In a milestone deal with the IMF last month, the Government agreed to cease net money creation [deficit spending] in order to pay its bills, which was a root cause of the sudden hyperinflation. The IMF is monitoring economic reforms for a year under a mutually agreed program. Debt relief was promised at the end of this year, provided the Government respects the deal. Companies are meant to trade RTGS dollars on an official market, but there were few takers. Analysts said that the Government’s gamble to force greater adoption of the RTGS might very well backfire, pushing transactions in foreign currencies underground.

With all these developments in mind, let’s see Zimbabwe’s flow of funds, and later on we’ll look at other indicators. The country has been a net exporter of Aggregate Demand and a net importer of goods for ten years straight. The Domestic Private sector [composed of domestic firms and households] has been going severely into debt for those same ten years. Only in the last two years was it able to net save financial assets, when the Government seriously expanded fiscal deficit spending.

We also see how the country’s money supply shot up, especially in 2018 and 2019. The M2 measurement [which includes cash and checking deposits + savings deposits, money market securities, mutual funds, and other time deposits] reached an all time high of 10.55 billion US dollars last March.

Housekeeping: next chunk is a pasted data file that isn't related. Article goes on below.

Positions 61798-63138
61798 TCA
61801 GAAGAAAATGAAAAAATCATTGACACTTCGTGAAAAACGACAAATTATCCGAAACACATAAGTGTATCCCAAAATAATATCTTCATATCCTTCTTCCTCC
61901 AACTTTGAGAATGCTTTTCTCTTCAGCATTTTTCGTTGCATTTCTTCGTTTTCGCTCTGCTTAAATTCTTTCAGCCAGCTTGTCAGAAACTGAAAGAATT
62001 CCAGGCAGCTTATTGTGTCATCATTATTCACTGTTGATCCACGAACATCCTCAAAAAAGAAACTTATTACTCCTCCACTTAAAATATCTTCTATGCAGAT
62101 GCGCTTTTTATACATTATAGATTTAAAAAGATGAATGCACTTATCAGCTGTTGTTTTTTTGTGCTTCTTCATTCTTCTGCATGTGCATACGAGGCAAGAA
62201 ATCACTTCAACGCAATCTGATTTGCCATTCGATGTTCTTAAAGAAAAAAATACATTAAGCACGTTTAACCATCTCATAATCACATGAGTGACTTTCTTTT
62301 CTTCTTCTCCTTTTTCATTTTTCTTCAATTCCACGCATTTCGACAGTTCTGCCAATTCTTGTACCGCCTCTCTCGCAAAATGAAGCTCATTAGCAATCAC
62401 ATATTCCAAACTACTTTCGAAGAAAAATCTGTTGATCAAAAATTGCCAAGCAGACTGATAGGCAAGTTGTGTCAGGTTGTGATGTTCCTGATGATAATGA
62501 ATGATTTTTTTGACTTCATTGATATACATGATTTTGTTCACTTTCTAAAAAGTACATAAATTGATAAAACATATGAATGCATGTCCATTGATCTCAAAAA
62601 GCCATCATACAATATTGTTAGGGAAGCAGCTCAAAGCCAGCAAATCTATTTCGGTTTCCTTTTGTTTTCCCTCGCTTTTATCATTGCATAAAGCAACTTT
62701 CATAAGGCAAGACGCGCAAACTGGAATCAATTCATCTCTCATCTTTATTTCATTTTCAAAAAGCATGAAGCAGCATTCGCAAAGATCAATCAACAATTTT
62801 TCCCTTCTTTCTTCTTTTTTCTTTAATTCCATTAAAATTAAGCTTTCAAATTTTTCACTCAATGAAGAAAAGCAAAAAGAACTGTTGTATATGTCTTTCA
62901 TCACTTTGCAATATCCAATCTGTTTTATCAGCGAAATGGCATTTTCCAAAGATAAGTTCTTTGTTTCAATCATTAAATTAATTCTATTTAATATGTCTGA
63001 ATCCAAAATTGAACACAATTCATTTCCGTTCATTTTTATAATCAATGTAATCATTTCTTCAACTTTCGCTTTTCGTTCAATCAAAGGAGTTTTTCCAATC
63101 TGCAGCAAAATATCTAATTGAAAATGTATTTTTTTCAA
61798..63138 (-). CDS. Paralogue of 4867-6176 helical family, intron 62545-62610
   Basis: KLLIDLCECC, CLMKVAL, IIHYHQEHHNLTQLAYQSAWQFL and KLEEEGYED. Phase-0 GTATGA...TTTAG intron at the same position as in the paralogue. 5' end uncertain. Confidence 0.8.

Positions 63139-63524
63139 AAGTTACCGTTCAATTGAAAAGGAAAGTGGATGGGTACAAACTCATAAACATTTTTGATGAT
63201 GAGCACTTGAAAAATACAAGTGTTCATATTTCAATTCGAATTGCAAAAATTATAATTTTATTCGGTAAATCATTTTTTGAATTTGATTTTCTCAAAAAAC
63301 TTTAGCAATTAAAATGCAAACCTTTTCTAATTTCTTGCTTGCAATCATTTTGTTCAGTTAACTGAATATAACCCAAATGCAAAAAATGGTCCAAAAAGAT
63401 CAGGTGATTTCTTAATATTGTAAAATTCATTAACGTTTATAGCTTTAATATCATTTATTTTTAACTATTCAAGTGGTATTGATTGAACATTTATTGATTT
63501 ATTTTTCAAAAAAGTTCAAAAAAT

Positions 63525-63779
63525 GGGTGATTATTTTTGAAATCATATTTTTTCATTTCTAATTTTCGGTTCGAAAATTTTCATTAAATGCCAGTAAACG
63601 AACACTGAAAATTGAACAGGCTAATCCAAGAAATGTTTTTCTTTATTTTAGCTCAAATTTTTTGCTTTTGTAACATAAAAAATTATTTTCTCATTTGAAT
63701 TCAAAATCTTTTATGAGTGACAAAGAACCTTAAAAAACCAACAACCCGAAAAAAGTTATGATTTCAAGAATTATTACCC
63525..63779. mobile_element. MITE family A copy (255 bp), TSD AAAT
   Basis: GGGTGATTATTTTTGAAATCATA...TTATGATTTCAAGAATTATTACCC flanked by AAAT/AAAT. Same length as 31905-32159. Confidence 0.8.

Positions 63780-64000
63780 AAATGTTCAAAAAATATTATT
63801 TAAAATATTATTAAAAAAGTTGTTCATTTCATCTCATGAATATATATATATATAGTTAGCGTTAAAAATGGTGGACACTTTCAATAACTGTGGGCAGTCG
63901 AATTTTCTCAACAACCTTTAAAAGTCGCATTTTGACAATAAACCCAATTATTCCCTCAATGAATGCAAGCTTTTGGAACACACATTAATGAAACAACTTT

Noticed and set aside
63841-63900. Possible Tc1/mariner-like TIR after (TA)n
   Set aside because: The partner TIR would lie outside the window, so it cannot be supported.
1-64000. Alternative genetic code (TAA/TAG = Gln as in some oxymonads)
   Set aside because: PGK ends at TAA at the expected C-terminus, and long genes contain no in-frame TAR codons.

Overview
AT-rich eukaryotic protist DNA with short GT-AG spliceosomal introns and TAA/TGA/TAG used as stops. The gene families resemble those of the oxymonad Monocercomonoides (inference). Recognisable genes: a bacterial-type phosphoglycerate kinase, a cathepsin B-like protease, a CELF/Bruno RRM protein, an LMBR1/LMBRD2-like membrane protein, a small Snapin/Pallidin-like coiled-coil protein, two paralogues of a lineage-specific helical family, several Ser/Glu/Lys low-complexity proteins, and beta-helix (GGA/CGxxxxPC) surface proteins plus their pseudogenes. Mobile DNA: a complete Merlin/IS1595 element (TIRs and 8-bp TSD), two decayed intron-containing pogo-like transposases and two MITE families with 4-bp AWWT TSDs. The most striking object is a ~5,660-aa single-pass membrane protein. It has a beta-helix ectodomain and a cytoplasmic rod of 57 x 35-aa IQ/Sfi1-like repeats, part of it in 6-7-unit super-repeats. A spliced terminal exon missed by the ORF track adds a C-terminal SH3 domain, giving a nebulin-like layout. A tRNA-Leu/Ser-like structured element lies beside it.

The unemployment figure has remained stable throughout years, but I don’t put much faith in the accuracy of this data, simply because of how the State defines being unemployed. For example, people like subsistence farmers, who consume all of their own output, are categorized as employed. And more to the point, the graph below is based on the “strict unemployed” definition [one who has been without work, is available for work and is actively seeking work]. The broader definition doesn’t require the latter condition.

Those working in the grey [informal] economy include people who do unpaid labor for a family business or paid employees who are not entitled to sick leave or paid holidays. In Zimbabwe, there are a great many who work in these circumstances. If we count as employed those workers on a payroll with taxes deducted at source and pension coverage, then the unemployment estimate is huge.